The lessons learned from the history of Family Guy:
The path to a return was laid out by Fox’s “Family Guy,” which the network took off the air after the program’s third season in 2002. As with many other shows, protests rose up from the core fans. But in this case, strong DVD sales and — perhaps even more important — noteworthy ratings in syndication compelled Fox execs to take a second look.
And the similar path trod by Futurama’s revival.
Like “Family Guy,” “Futurama” first aired in syndication on Cartoon Network’s Adult Swim, and when that deal was expiring, 20th negotiated a new one with Comedy Central that included a quartet of new DVDs, each with four firstrun episodes — “a halfway step” to reviving the series, Bernath says.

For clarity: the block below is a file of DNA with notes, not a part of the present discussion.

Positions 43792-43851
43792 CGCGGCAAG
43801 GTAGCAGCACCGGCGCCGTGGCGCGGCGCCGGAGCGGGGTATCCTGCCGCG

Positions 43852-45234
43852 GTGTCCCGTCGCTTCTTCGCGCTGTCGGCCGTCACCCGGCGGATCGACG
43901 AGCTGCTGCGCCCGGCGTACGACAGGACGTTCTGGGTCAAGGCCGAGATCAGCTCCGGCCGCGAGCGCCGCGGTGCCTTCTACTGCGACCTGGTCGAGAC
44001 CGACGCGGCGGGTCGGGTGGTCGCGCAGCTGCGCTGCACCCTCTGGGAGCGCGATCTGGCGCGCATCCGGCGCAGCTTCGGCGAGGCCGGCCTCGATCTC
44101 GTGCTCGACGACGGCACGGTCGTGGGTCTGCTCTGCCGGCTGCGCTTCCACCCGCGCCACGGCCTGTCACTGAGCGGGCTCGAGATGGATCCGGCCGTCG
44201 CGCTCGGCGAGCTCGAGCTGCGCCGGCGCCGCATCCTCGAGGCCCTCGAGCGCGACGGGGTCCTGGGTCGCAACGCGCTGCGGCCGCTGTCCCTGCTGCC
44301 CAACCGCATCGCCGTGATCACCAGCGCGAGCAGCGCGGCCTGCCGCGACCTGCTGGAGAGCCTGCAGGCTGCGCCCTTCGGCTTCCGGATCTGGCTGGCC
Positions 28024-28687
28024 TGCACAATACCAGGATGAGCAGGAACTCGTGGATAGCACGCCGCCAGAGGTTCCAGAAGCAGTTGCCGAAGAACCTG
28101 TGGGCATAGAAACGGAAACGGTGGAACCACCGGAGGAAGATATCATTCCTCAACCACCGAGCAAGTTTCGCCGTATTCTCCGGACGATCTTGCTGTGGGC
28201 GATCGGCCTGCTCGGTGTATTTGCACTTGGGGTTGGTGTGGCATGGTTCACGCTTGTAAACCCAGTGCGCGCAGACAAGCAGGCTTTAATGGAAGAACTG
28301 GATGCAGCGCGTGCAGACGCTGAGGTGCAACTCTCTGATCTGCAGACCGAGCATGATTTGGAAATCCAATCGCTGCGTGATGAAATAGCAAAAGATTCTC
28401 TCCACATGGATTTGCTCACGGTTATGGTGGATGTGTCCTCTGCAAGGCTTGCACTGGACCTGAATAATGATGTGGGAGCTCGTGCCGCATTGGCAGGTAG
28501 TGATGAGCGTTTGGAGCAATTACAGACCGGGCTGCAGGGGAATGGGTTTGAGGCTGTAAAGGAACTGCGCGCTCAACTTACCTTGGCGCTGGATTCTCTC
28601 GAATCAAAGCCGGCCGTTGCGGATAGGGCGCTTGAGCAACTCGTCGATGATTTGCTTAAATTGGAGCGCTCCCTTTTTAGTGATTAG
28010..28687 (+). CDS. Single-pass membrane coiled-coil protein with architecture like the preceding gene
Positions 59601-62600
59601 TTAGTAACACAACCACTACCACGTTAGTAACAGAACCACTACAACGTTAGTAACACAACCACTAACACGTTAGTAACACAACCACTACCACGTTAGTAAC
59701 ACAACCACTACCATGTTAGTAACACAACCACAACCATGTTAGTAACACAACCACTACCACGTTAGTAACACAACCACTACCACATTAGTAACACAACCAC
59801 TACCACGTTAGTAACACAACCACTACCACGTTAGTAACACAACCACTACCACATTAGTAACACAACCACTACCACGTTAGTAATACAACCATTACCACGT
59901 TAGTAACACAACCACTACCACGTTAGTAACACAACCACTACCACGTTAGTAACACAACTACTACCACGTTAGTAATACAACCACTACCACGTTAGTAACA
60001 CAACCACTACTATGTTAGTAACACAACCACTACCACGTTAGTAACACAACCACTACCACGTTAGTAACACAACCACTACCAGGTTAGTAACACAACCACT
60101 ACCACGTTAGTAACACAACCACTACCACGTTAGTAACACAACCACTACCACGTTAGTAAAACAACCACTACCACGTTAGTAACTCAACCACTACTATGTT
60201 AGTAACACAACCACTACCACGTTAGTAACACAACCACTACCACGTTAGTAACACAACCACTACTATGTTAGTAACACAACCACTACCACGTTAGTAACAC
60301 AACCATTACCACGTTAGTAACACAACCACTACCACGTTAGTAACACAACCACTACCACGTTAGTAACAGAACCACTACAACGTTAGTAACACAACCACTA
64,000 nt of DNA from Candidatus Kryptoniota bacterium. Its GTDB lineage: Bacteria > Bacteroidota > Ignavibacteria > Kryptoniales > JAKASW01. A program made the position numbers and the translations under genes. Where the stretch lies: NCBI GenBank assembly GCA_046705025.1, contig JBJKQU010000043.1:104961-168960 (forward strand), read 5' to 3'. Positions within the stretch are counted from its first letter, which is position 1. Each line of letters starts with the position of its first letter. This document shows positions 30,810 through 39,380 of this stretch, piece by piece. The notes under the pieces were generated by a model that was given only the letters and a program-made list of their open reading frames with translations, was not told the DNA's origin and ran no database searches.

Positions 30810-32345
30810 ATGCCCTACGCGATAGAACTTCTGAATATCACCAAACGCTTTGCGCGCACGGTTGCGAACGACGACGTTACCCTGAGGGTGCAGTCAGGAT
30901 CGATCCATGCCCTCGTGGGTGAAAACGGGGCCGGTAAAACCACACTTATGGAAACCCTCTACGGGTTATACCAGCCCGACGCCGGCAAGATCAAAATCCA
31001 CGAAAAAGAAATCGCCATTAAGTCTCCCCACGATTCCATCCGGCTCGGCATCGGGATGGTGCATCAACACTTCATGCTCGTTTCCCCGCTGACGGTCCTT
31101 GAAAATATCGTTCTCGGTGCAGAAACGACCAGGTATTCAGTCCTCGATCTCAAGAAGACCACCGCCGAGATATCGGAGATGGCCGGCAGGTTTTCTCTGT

While the DVDs showed that new episodes were a viable option from a production standpoint, Cohen believes that the success of the reruns made a huge difference.
Sane fans seeking to save their shows might learn some lessons from what worked to revive these two shows:
- Rerun ratings in syndication
- DVD sales
- (added later) Animated shows can be revived years later for a variety of reasons that do not apply to live action shows.